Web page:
Other competencies that will become critically important in the future are currently treated as if they come naturally or over time with maturity or experience. We receive little, if any, formal training, for example, in creativity and innovation, empathy, emotional intelligence, cross-cultural awareness, persuasion, active listening, and acceptance of change. (No wonder the self-help marketplace continues to thrive!)

The three-stage model of employment that dominates the global economy today—education, work, and retirement—will be blown out of the water.

These skills, which today are heaped together under the dismissive “soft” rubric, are going to harden up to become indispensable. They will become more important, thanks to artificial intelligence and machine learning, which will usher in an era of infinite information, rendering the concept of an expert in most of today’s job disciplines a quaint relic. As our ability to know more than those around us decreases, our need to be able to collaborate well (with both humans and machines) will help define our success in the future.

Individuals and organizations alike will have to learn how to become more flexible and ready to give up set-in-stone ideas about how businesses and careers are supposed to operate. Given the rapid advances in knowledge and attendant skills that the future will bring, we must be willing to say, repeatedly, that whatever we’ve learned to that point doesn’t apply anymore.

Careers will become more like life itself: a series of unpredictable, fluid experiences rather than a tightly scripted narrative. We need to think about the way forward and be more willing to accept change at the individual and organizational levels.

Rethink Employee Training

One way that organizations can help employees manage this shift is by rethinking training. Today, overworked and overwhelmed employees devote just 1% of their workweek to learning, according to a study by consultancy Bersin by Deloitte. Meanwhile, top business leaders such as Bill Gates and Nike founder Phil Knight spend about five hours a week reading, thinking, and experimenting, according to an article in Inc. magazine.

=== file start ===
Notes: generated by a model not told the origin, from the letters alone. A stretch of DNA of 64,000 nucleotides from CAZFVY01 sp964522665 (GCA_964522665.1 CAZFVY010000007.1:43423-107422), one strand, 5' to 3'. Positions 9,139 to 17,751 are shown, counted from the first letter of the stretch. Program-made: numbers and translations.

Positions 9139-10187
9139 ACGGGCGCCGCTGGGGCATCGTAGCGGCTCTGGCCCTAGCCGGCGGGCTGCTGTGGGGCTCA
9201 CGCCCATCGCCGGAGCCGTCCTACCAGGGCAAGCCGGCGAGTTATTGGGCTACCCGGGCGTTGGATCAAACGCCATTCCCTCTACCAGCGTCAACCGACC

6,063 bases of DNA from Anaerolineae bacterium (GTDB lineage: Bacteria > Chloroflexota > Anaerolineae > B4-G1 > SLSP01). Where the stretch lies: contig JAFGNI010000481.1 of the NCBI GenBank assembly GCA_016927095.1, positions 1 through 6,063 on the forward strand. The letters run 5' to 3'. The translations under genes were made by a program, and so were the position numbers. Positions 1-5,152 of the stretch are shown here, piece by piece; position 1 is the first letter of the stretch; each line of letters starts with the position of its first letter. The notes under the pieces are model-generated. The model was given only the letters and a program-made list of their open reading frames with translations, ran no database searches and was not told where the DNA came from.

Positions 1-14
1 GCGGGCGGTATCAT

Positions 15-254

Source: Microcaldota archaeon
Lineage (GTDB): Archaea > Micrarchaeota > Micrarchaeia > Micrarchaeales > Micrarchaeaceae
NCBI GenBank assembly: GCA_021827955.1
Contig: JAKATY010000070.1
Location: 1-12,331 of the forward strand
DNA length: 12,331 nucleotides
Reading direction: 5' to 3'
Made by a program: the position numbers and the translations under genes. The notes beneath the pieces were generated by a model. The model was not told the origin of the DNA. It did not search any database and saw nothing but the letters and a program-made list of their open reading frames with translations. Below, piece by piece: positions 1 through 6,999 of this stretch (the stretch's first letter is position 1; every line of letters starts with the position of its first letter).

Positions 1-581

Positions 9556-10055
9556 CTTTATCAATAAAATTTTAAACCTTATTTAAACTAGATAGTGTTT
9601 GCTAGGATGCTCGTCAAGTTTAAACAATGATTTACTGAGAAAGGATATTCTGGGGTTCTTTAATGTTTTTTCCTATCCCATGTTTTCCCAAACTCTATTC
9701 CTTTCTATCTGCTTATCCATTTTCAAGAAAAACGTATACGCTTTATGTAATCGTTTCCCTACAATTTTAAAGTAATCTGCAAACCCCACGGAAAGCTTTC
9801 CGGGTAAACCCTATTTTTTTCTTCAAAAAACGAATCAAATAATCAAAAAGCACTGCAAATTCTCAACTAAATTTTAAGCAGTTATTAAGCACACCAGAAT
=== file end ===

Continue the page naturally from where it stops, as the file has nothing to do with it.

If organizations are to avoid high turnover costs in a world where the need for new skills is shifting constantly, they must give employees more time for learning and make training courses more relevant to the future needs of organizations and individuals, not just to their current needs.

The amount of learning required will vary by role. That’s why at SAP we’re creating learning personas for specific roles in the company and determining how many hours will be required for each. We’re also dividing up training hours into distinct topics:

  • Law: 10%. This is training required by law, such as training to prevent sexual harassment in the workplace.

  • Company: 20%. Company training includes internal policies and systems.

  • Business: 30%. Employees learn skills required for their current roles in their business units.

  • Future: 40%. This is internal, external, and employee-driven training to close critical skill gaps for jobs of the future.

In the future, we will always need to learn, grow, read, seek out knowledge and truth, and better ourselves with new skills. With the support of employers and educators, we will transform our hardwired fear of change into excitement for change.

We must be able to say to ourselves, “I’m excited to learn something new that I never thought I could do or that never seemed possible before.” D!